My wife and I welcomed the birth of our first child by brewing up an Oktoberfest style German lager the month before her due date. I kept the recipe pretty simple with almost equal parts Castle pils, Weyermann Dark Munich, and Briess Vienna malt. Most recipes I researched also had a small amount of Caramunich so I added one pound to the mash. I used a small dose of traditional German Hallertau pellet hops to balance the clean malty profile of this style. The fun part was once again splitting this 10 gallon batch into two carboys and pitching different yeasts. To save the time of making two large starters from liquid yeasts, I chose to ferment the wort with two of the most common dry lager yeasts strains, Saflager S-23 and W-34/70.
Aria Lee Serfass arrived on Oct. 15th both healthy and happy but the beer wasn’t quite done lagering. I cold crashed it for a few more days and then filtered it using my trusty plate filter. I then pressurized it with 30 psi of CO2 and shook it for five minutes. This was my first time doing the “quick-carb” method of shaking the keg to carbonate the beer. This method works best when you chill down the beer near freezing (my beer was already there for cold-crashing/lagering) and then roll the keg on the floor because CO2 goes into solution much quicker at colder temps. You will need to keep reattaching the gas line as the CO2 goes into the beer after rolling on the floor every 20 seconds or so.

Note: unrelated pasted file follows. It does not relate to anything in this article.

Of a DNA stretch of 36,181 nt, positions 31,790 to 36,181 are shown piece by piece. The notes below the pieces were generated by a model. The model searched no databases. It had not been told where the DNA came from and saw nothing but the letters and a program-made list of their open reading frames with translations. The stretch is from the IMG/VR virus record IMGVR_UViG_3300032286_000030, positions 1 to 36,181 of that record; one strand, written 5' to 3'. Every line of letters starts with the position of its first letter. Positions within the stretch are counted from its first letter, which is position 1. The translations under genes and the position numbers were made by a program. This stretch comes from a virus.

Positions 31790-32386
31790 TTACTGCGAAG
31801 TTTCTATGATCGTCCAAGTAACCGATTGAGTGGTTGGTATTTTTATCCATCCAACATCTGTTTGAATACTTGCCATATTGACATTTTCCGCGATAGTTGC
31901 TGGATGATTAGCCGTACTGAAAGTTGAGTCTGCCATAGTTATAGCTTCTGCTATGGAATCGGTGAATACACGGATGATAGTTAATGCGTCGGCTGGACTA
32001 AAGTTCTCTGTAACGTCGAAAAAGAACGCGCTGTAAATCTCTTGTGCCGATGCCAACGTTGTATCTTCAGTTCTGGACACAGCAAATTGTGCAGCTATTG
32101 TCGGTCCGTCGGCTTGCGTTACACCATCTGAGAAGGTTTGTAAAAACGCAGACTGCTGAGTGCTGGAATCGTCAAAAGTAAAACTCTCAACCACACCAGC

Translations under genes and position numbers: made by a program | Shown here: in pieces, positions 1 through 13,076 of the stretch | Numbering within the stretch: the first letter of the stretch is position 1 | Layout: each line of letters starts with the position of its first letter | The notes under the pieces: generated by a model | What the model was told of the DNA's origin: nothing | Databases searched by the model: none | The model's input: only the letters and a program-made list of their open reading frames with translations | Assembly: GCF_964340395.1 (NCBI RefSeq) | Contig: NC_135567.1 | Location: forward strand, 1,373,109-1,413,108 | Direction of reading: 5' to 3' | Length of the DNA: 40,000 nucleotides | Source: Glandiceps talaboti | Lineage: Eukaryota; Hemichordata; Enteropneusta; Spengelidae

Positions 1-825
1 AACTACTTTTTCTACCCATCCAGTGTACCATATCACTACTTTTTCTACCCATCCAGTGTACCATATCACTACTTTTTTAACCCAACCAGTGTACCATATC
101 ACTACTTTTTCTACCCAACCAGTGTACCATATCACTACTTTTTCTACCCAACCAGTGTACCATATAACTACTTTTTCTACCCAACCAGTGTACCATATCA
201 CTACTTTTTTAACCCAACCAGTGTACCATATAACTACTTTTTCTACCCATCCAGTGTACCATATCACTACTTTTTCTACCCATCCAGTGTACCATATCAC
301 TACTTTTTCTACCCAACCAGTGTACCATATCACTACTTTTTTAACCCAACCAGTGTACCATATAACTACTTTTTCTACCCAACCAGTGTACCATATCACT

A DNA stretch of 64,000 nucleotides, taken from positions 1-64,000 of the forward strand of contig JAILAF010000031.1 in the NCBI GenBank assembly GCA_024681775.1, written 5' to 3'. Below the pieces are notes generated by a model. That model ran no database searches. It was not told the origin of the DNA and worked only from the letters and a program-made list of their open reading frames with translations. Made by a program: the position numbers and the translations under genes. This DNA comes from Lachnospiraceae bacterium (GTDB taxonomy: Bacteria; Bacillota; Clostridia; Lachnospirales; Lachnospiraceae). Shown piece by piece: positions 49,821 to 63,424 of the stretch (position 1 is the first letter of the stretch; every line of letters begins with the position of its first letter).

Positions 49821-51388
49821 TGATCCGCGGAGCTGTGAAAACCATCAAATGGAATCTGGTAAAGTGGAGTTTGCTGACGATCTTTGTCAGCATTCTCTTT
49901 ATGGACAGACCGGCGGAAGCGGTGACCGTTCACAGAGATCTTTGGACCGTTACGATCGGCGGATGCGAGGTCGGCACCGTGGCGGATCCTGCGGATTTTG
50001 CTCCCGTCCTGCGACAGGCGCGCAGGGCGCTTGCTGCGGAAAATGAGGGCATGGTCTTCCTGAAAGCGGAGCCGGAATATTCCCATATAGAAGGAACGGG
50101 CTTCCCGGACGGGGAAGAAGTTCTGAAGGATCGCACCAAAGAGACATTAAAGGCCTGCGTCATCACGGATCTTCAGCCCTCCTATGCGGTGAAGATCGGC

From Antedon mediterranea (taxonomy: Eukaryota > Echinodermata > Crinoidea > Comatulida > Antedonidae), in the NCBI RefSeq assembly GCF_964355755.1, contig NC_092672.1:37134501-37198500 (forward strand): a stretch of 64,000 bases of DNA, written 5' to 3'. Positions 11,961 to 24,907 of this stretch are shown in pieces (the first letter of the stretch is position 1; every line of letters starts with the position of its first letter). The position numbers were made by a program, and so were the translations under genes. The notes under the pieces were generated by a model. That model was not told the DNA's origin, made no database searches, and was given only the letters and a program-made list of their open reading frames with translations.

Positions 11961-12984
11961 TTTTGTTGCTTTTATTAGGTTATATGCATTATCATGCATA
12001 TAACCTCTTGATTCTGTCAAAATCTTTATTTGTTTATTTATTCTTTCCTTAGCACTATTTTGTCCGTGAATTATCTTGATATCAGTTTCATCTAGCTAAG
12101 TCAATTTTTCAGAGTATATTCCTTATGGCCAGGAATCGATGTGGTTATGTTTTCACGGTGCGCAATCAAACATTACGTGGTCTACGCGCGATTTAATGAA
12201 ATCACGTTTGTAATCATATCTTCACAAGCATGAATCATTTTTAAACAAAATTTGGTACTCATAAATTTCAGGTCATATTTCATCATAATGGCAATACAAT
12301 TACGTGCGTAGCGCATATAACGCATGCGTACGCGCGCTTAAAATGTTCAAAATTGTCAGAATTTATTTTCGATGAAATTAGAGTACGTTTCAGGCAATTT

The two yeasts created distinctly different tasting beers. Both beers finished at 1.014 (73% attenuation) but the 34/70 was the better beer and more true to Oktoberfest style. The 34/70 had a delicious creamy and complex malty flavor that lingered just long enough before finishing crisp and refreshing. The 34/70 nose was sweet caramel malt and toast. The S-23 was notable in the odd sense of the absence of maltiness. It almost seemed like the hops stood out more with a big floral presence in the nose and citrus in the mid-palate. There also seemed to be fruity esters in the S-23 that masked the complex malt profile. This makes me think S-23 would be very well suited for German and hop-forward Czech pilsners. Don’t get me wrong, both beers are delicious, but stylistically the 34/70 hit the mark dead on. I think this recipe might just make it into my brewing calendar to have on hand for Aria’s birthday in the years to come.